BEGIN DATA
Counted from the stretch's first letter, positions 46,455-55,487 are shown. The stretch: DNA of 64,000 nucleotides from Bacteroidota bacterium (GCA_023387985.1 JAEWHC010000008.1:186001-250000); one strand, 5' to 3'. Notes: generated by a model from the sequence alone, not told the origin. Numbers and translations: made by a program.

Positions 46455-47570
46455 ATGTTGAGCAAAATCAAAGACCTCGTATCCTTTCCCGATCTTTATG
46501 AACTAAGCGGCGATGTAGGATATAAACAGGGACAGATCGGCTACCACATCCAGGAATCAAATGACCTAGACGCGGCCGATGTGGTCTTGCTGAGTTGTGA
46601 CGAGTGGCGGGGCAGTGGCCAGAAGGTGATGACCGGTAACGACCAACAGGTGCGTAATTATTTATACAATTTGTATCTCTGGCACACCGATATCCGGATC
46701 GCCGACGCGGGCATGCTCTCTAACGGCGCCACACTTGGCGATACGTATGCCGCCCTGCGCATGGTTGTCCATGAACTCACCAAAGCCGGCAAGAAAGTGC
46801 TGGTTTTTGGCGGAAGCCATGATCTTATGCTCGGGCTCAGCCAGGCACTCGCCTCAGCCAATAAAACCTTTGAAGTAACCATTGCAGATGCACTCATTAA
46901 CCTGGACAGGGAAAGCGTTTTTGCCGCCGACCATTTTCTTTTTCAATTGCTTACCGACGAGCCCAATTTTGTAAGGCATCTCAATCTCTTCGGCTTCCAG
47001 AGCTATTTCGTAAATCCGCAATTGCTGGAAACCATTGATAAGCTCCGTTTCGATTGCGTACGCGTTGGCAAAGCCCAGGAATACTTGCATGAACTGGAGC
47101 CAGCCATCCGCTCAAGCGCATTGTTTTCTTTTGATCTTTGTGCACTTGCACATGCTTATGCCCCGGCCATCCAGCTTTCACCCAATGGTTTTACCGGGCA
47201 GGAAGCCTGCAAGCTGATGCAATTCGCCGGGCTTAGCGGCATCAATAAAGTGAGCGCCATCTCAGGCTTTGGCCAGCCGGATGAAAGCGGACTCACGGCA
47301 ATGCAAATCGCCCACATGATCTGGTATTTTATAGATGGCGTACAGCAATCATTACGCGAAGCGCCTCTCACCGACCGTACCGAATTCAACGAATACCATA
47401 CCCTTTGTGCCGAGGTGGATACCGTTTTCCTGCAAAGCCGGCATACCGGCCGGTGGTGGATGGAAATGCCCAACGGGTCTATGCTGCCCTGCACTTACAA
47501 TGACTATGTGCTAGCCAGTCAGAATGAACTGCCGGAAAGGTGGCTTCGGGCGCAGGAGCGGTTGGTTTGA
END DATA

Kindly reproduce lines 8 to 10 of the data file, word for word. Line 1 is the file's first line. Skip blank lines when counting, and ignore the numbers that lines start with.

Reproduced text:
46901 CCTGGACAGGGAAAGCGTTTTTGCCGCCGACCATTTTCTTTTTCAATTGCTTACCGACGAGCCCAATTTTGTAAGGCATCTCAATCTCTTCGGCTTCCAG
47001 AGCTATTTCGTAAATCCGCAATTGCTGGAAACCATTGATAAGCTCCGTTTCGATTGCGTACGCGTTGGCAAAGCCCAGGAATACTTGCATGAACTGGAGC
47101 CAGCCATCCGCTCAAGCGCATTGTTTTCTTTTGATCTTTGTGCACTTGCACATGCTTATGCCCCGGCCATCCAGCTTTCACCCAATGGTTTTACCGGGCA